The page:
Milo McCabe: Troy Hawke

Milo McCabe’s latest comic incarnation is quite superb. Troy Hawke is an RP speaking, cravat wearing 1940’s dandy who is on an admirable mission to change the world. He is a lovable fool with a dash of sophistication. Also he’s blisteringly funny.

When a comedian says he has ‘audience badinage’ then you know you are in for a treat.

Hawke is a terrific creation. He is perfectly pitched to move between having a devilish glint in his eyes to starry wide eyed innocence. With this fluidity McCabe is able to explore his material from a wide variety of vistas; with cynicism or with shock, with adoration or disgust. Yet somehow he manages to keep all these within character.

McCabe’s grasp of Hawke’s language is impeccable. When a comedian says he has ‘audience badinage’ then you know you are in for a treat. Also, McCabe has the physical mannerisms down to a tee. With a cheeky grin, a hip swivel and a shaking of his large white feather (not a euphemism) Hawke suddenly comes to life. Each body movement is just as funny as each of McCabe’s perfectly worded jokes.

The central thrust of the comedy is that Hawke, as a privileged white man, feels that he lacks the necessary oppression to make him a fully rounded person. As a result he proposes to join a highly demonised and ostracised section of society in order to gain a deeper knowledge of humanity. As a result he becomes a racist. This is a good example of the kind of giddy, silly, satirical humour that McCabe deals with. And he deals with it very well.

The through line however, as wonderfully as it is pulled off, does feel a tad obvious. Comedy that is ironically PC by breaking the conventional rules of PC is something most Fringe audiences will have seen before. Possibly the Hawke character would be better served with a narrative based set rather than one which is so theme based. At times Hawke feels simply like a cipher for McCabe to make his fashionable comedic point.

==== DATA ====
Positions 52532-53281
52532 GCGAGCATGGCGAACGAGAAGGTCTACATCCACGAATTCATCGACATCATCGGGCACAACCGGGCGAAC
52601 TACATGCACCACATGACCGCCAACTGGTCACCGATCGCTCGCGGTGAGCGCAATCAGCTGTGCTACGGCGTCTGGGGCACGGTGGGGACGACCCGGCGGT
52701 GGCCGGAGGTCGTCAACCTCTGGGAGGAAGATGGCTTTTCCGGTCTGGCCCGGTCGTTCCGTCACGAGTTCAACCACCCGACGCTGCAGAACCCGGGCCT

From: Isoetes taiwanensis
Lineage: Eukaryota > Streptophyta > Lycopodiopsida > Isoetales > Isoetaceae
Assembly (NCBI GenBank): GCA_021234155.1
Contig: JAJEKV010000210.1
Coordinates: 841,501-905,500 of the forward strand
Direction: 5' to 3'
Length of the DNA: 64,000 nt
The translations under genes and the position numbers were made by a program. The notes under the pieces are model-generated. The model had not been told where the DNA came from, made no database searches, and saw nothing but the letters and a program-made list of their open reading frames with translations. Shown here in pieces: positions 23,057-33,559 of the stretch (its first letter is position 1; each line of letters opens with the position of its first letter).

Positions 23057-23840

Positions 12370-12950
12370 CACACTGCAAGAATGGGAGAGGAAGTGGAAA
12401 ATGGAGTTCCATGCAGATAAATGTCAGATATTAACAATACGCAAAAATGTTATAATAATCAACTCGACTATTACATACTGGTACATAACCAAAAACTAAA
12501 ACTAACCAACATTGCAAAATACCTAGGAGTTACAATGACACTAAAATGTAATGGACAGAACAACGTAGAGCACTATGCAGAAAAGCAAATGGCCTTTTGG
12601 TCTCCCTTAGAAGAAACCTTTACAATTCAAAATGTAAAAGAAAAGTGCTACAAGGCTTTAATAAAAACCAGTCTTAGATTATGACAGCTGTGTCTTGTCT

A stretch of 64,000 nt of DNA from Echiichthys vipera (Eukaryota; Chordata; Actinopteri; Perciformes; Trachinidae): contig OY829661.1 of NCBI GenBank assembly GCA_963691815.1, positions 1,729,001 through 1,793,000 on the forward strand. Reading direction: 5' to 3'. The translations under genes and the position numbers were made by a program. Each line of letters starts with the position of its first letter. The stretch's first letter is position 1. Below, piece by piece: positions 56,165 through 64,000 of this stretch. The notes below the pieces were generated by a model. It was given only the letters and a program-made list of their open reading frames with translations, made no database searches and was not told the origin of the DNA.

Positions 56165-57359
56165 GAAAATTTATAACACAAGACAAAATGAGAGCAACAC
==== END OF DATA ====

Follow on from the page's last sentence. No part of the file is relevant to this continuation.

But this is nit-picking. Consummately entertaining and enviably talented, McCabe gets his laughs and he deserves them.

Reviews by Rory Mackenzie

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The Blurb

Born a matinee idle but without the MGM contract, Troy addresses the big issues of 21st century society. Join his quest for universal equality. (PS, no weirdos please). An Amused Moose Laughter Award finalist twice in the last three years (Get Brown 2011 and Schiz 2013). Milo returns this year with a single character show which promises to be his funniest to date. There's no one quite like Troy Hawke. 'Ridiculously talented' (Kate Copstick). 'Undeniably funny' ( 'Intelligent and effective satire ... a character of real comic integrity' **** ( 'Brilliantly observed' **** (ScotsGay).